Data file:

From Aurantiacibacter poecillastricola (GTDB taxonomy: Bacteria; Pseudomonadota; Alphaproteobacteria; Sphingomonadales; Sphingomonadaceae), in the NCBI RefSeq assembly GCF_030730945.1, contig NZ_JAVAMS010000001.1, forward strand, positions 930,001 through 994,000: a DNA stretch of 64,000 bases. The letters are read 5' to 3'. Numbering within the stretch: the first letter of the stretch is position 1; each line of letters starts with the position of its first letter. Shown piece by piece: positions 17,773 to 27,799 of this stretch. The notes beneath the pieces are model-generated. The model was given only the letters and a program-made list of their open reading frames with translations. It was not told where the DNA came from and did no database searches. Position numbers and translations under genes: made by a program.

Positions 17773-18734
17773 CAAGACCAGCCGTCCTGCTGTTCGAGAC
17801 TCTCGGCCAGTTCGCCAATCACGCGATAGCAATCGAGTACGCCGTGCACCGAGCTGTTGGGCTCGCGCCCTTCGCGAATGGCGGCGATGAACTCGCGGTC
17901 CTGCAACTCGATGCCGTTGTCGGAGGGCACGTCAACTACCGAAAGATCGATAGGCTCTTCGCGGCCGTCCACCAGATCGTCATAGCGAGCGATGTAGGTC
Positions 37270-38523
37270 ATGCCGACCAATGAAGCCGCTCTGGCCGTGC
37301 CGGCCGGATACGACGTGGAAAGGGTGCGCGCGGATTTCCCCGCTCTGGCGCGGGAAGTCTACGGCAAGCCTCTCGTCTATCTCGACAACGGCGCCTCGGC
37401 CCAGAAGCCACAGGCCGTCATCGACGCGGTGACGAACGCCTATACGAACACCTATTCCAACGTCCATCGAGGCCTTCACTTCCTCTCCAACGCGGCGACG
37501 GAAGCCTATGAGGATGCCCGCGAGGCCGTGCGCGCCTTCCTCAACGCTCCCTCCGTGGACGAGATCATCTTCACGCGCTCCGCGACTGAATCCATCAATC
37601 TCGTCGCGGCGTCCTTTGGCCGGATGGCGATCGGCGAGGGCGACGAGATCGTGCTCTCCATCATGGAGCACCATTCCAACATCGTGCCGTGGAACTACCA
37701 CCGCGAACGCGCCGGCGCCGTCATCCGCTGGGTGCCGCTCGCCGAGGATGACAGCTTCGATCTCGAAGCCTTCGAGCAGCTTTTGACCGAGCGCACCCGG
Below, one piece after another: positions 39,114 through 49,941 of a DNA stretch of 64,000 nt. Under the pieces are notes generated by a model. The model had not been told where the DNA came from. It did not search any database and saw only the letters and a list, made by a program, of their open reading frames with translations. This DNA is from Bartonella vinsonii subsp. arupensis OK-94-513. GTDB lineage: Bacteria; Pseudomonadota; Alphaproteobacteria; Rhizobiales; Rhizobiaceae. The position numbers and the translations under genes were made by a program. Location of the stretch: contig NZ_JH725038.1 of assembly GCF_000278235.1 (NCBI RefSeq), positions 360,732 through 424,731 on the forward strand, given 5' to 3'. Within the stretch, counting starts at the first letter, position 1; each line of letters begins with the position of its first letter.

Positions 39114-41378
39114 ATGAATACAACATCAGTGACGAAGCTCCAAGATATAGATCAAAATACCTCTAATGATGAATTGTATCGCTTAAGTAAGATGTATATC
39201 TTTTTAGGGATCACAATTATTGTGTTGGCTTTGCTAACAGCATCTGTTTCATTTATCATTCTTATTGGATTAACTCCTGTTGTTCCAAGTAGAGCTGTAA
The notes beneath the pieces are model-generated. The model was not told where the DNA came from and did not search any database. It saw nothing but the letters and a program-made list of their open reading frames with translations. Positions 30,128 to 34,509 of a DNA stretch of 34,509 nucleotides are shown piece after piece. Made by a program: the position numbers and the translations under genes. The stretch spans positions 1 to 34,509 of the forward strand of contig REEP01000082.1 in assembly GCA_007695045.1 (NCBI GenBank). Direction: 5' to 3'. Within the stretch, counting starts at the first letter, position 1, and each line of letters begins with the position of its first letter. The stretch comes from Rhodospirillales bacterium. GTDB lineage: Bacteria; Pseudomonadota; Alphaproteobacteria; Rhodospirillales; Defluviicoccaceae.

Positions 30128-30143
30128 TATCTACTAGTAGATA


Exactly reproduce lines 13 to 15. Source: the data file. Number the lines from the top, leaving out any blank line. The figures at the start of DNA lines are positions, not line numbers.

Below, one piece after another: positions 39,114 through 49,941 of a DNA stretch of 64,000 nt. Under the pieces are notes generated by a model. The model had not been told where the DNA came from. It did not search any database and saw only the letters and a list, made by a program, of their open reading frames with translations. This DNA is from Bartonella vinsonii subsp. arupensis OK-94-513. GTDB lineage: Bacteria; Pseudomonadota; Alphaproteobacteria; Rhizobiales; Rhizobiaceae. The position numbers and the translations under genes were made by a program. Location of the stretch: contig NZ_JH725038.1 of assembly GCF_000278235.1 (NCBI RefSeq), positions 360,732 through 424,731 on the forward strand, given 5' to 3'. Within the stretch, counting starts at the first letter, position 1; each line of letters begins with the position of its first letter.

Positions 39114-41378
39114 ATGAATACAACATCAGTGACGAAGCTCCAAGATATAGATCAAAATACCTCTAATGATGAATTGTATCGCTTAAGTAAGATGTATATC